Every act of kindness and compassion done by any person for a fellow Christian is done by Christ working within him or her. – Julian of Norwich

What is a Stephen Minister?

  • A child of God who walks beside someone is hurting.
  • A church member who is carefully selected because of their caregiving gifts.
  • A person with 50 hours of training in providing distinct Christian care.
  • A caring Christian friend who listens, cares, prays, supports, and encourages.
  • A Christian friend who meets faithfully each week with their care receiver for as long as there is a need.

Dear Friends,

On October 15, 2018, our Stephen Ministry will begin training a group of 11 individuals from our congregation. Stephen Ministry training is focused upon caring and listening, a ministry of compassion and companionship. Over the next few months, our Stephen Ministry trainees will receive extensive training in the art of Christian care, practical skills for listening effectively, maintaining confidentiality, and dealing with feelings. The Stephen Ministry training covers many of the varied life crisis and events in most of our lives. Throughout the training, there is an emphasis on caring for the whole person.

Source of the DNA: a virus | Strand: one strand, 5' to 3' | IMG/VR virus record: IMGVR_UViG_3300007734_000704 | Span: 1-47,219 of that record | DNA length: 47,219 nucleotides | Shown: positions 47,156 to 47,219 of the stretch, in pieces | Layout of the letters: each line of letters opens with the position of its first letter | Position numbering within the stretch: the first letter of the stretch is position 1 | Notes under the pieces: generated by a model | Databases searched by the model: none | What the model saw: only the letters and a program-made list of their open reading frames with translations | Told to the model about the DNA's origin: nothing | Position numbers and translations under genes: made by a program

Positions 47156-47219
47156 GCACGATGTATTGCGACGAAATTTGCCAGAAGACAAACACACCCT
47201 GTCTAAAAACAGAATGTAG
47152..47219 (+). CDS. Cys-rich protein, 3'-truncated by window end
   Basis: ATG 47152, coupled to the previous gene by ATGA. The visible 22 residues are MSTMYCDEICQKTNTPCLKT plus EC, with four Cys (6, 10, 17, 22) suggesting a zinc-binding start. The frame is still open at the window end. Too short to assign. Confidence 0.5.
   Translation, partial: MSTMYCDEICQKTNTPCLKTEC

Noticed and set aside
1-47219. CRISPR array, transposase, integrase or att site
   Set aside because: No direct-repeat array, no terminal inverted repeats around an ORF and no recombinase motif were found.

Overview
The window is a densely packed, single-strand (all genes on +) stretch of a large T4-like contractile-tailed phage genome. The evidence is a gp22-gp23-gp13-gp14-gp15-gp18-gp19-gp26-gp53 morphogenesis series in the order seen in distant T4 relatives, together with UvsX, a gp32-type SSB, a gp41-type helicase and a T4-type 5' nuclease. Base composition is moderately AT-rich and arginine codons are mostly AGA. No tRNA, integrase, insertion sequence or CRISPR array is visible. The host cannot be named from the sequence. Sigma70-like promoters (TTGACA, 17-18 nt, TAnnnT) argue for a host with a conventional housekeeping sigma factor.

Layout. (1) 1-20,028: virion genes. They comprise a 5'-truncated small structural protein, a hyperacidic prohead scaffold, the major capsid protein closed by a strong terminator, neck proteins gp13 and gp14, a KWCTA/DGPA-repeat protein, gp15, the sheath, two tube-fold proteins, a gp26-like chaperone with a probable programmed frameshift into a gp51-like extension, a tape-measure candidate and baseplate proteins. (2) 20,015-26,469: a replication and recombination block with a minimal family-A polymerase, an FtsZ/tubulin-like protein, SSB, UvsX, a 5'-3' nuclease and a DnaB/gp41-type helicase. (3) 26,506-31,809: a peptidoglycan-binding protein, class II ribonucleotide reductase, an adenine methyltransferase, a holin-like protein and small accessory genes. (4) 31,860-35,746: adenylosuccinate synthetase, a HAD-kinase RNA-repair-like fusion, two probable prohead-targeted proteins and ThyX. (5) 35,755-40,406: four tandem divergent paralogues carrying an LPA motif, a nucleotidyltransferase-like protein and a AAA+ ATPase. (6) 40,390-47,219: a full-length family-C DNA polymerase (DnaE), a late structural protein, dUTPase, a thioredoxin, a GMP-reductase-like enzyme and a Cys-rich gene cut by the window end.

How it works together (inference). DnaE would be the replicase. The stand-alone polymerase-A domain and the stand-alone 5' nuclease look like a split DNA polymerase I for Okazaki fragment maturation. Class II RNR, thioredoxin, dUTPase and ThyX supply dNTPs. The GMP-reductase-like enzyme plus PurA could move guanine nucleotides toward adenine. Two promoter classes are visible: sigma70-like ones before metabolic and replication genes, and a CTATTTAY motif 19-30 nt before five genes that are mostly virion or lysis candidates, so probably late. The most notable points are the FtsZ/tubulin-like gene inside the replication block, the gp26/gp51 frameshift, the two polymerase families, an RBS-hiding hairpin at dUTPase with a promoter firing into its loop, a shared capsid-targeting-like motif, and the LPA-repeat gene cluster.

Following the training, these men and women will be commissioned as Stephen Ministers to carry out ministries of caring within our congregation and community, with people experiencing such problems as hospitalization, grief, depression, loneliness, and many other life crises. Working under the guidance of the St. Mark’s clergy, the Stephen Ministers will extend the capacity of our congregation to care for one another and others.

Areas of Stephen Ministry Concern:

Loss of loved one, Hospitalization, Divorce or separation, Loneliness, Discouragement, Spiritual Crisis, Unemployment, Chronic illness, Incarceration, Aging, Birth, Adoption, miscarriage, recovery from disaster.

The individuals attending this Stephen Ministry training are also committing to two years of service as congregational and community caregivers:

Janet Barlow
Rebecca Bryant
Nanette Beach
Renee Deupree
Karol Fontaine
Dan Koruna

If you have any questions about Stephen Ministry training and caregiving, please feel free to call me at the Cathedral offices.

Blessings and Godspeed,
Alston Johnson 
Dean – St. Marks

Posted by Alston Johnson